playing well. Keep it up.” He walks up,
hands me his shoes, and says, “Can you
get these cleaned up? I tee off in about
an hour.” [Laughs.] He thought I was the
shoeshine guy. I said, “Mr. Watson, I’d
love to, but I’m teeing off a half hour after
you.” He was so embarrassed.

You had a solid career. When did
you know it was time to hang it up?

When Tiger turned pro [laughs]. Playing
with him [at the 1998 International]
was humbling. He did things no one else
could do. On No. 1, he was on the left side
of the fairway. The pin was tucked back right
about 250 yards away, and he had
to go over a ridiculously tall pine tree. He
takes a 4-iron and skies it over the tree to
a foot from the hole. It landed like a wet
dishrag. It was silly. Then he made a hole-in-one on No. 7.
After an inordinate amount
of screaming from 100,000 people, it was
finally quiet for my putt. I’m over my ball,
and I hear Tiger whisper to [his caddie]
Fluff [Cowan], “God, I love this game.” I
backed away and laughed. I wanted to say,
“No s— you love it. You make every other
shot, and you make $100 million a year. Try
loving it when you hit it 270 instead of 310.”

You wrote in Sports Illustrated that
you quit because you wanted to be
'a real person.'

Golf is all-encompassing. I was always
working out, practicing, traveling. Along
the way, we lost a child [in 2000, Chamblee’s
son Braeden was born two months
premature and lived only nine days]. No
one can play this game without a burn. I
didn’t have enormous talent. I had average
talent. But I burned for it. That burn
left me around 2000, 2001.

How did Braeden’s death change you?
The loss of a child devastates you. It
changes you forever. I lost the desire to
practice and play. It affected my marriage.
[Chamblee and his wife, Karen, later divorced.]
People say time heals grief, that you
get over it. That’s not true. You always have
that emptiness. There’s a scar on your heart.
Every day, I drive past the cemetery where
he’s buried. So every day, I experience a
dark moment. Someone I know lost two
of his three children — one son in a boating
accident, another son on September 11,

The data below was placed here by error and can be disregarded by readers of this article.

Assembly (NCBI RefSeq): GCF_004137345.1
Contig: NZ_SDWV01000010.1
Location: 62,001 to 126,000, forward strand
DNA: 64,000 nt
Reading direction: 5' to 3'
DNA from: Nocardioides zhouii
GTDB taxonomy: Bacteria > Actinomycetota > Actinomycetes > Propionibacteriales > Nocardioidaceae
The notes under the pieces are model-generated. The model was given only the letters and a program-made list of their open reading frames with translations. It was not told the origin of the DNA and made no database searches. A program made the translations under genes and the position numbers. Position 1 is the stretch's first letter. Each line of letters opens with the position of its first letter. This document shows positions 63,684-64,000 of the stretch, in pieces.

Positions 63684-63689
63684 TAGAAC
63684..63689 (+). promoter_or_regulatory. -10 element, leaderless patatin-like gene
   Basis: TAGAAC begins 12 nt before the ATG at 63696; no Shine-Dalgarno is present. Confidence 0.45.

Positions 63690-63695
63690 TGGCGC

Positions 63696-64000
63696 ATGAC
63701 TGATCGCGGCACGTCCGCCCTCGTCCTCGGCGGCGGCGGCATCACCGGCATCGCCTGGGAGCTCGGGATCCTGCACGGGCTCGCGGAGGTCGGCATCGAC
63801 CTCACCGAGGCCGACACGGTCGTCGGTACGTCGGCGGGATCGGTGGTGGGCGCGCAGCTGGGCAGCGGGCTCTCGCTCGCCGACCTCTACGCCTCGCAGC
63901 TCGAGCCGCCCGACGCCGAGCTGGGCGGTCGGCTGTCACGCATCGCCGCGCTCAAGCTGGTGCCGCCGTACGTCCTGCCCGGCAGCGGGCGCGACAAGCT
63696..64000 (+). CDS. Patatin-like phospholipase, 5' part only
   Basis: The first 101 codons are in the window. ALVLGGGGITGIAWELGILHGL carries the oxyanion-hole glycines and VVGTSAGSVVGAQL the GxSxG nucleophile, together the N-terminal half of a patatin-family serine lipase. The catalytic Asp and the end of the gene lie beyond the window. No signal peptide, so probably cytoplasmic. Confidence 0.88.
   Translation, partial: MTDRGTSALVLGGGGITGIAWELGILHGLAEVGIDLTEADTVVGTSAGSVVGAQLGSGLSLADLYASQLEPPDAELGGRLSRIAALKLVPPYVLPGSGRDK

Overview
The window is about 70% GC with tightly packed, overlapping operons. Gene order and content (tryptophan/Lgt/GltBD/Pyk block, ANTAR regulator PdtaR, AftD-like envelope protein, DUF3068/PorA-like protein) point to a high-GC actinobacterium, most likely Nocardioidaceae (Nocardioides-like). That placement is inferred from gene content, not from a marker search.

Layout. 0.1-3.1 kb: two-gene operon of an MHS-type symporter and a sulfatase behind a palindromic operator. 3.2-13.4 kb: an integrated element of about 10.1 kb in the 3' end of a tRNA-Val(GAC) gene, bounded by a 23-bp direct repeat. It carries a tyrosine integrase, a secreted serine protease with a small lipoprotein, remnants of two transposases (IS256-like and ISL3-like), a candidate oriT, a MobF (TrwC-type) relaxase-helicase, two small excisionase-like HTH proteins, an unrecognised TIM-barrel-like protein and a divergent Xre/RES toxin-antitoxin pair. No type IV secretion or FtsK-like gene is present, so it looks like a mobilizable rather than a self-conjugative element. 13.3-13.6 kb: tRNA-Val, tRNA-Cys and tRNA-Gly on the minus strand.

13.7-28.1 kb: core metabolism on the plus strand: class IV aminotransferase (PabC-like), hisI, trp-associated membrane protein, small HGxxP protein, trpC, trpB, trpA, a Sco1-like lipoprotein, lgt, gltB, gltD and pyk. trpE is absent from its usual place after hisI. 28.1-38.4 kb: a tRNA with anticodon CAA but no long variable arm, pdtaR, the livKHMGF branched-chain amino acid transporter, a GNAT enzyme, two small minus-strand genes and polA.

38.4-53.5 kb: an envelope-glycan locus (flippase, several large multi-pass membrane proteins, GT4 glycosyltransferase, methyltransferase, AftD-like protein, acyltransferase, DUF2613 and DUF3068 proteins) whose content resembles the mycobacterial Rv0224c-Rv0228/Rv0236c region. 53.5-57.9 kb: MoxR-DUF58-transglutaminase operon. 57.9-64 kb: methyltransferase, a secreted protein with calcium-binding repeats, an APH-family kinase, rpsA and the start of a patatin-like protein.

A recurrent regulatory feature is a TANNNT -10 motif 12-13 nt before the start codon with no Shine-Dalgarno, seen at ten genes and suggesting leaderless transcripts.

2001. He said that two-thirds of his heart
is gone forever. And he said that though
you never get it back, you can make that
one-third bigger. You make it grow with
your attitude, your outlook, improving the
lives of others. That’s what I’ve tried to do.

Your first full year in the booth
was 2003. What was the
toughest moment?

The whole year! I started working
with ABC, and it was maybe the worst
year of my life. I hated it. And I was
terrible. I didn’t know how to throw it
to Judy Rankin. I didn’t know what my
role was, if I was stepping on Curtis
Strange’s toes. It was an uncomfortable,
disgusting year. The hardest thing
in television is to be yourself, and I
was not myself. I was trying to be
somebody else. I was speaking with a
governor, worrying about what other
people were thinking.

You’re a big fan of Johnny Miller’s
shoot-from-the-hip broadcast
style. What’s your take on Nick
Faldo, the lead analyst for
CBS and Golf Channel?

Nick is very good in the booth, but
I think he uses too many crutches as
a broadcaster. How many times does
he say “Crumbs” or “He missed that by
fractions”? As a player, Faldo was selfish
and arrogant — and I don’t mean that
as an insult. You need to have a selfish
arrogance to be great. Nick could try to
show more selfishness in the booth. He
could take chances. I think he suffers
at CBS because there’s so much talent
around him: Jim Nantz, Peter Kostis,
David Feherty — they’re all great. In my
opinion, Nick too often describes the action —
he explains what, but the viewers
want to know why.

Time to critique yourself. What was
your worst on-air gaffe?

Once, while talking about the Champions
Tour, I wanted to say “aspect,” but
it came out “ass point.” As soon as I say
it, in my ear I hear my producer say, “Really?
Ass point? You just said ‘ass point?'”
During the commercial, a producer put
that sound bite on a video loop that
played for three straight minutes: “ass
point, ass point, ass point…”

And your favorite line?
I remember Tommy Armour III had a
50-foot putt at the BMW [Championship].
It was dark, 7 p.m., last shot of the day.
And he makes the putt. Kelly Tilghman
turns to me and says, “Can you believe
this?” I say, “Well, I’ve known Tommy a
long time, and I always thought he did
his best work in the dark.”

Have your own question for Brandel Chamblee? Leave it here or send an e-mail to [email protected].